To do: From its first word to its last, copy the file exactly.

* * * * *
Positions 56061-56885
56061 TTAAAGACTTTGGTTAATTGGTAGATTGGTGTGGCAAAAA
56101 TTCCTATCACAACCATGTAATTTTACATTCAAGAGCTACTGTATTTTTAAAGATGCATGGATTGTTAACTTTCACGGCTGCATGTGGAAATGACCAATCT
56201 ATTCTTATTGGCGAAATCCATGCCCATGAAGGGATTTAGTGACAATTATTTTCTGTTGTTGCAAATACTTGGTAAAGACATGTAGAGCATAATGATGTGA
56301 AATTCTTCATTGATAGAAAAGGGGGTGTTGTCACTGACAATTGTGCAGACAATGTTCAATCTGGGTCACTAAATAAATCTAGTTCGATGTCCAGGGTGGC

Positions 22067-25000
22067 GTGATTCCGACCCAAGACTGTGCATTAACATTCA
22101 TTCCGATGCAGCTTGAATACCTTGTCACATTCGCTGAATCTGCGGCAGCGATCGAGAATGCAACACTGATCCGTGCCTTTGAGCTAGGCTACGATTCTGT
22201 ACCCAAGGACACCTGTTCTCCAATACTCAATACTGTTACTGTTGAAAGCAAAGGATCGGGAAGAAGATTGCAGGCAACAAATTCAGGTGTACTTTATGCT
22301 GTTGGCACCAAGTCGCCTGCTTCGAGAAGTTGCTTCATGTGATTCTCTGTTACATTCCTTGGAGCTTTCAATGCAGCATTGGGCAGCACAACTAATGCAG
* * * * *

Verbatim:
Positions 56061-56885
56061 TTAAAGACTTTGGTTAATTGGTAGATTGGTGTGGCAAAAA
56101 TTCCTATCACAACCATGTAATTTTACATTCAAGAGCTACTGTATTTTTAAAGATGCATGGATTGTTAACTTTCACGGCTGCATGTGGAAATGACCAATCT
56201 ATTCTTATTGGCGAAATCCATGCCCATGAAGGGATTTAGTGACAATTATTTTCTGTTGTTGCAAATACTTGGTAAAGACATGTAGAGCATAATGATGTGA
56301 AATTCTTCATTGATAGAAAAGGGGGTGTTGTCACTGACAATTGTGCAGACAATGTTCAATCTGGGTCACTAAATAAATCTAGTTCGATGTCCAGGGTGGC

Positions 22067-25000
22067 GTGATTCCGACCCAAGACTGTGCATTAACATTCA
22101 TTCCGATGCAGCTTGAATACCTTGTCACATTCGCTGAATCTGCGGCAGCGATCGAGAATGCAACACTGATCCGTGCCTTTGAGCTAGGCTACGATTCTGT
22201 ACCCAAGGACACCTGTTCTCCAATACTCAATACTGTTACTGTTGAAAGCAAAGGATCGGGAAGAAGATTGCAGGCAACAAATTCAGGTGTACTTTATGCT
22301 GTTGGCACCAAGTCGCCTGCTTCGAGAAGTTGCTTCATGTGATTCTCTGTTACATTCCTTGGAGCTTTCAATGCAGCATTGGGCAGCACAACTAATGCAG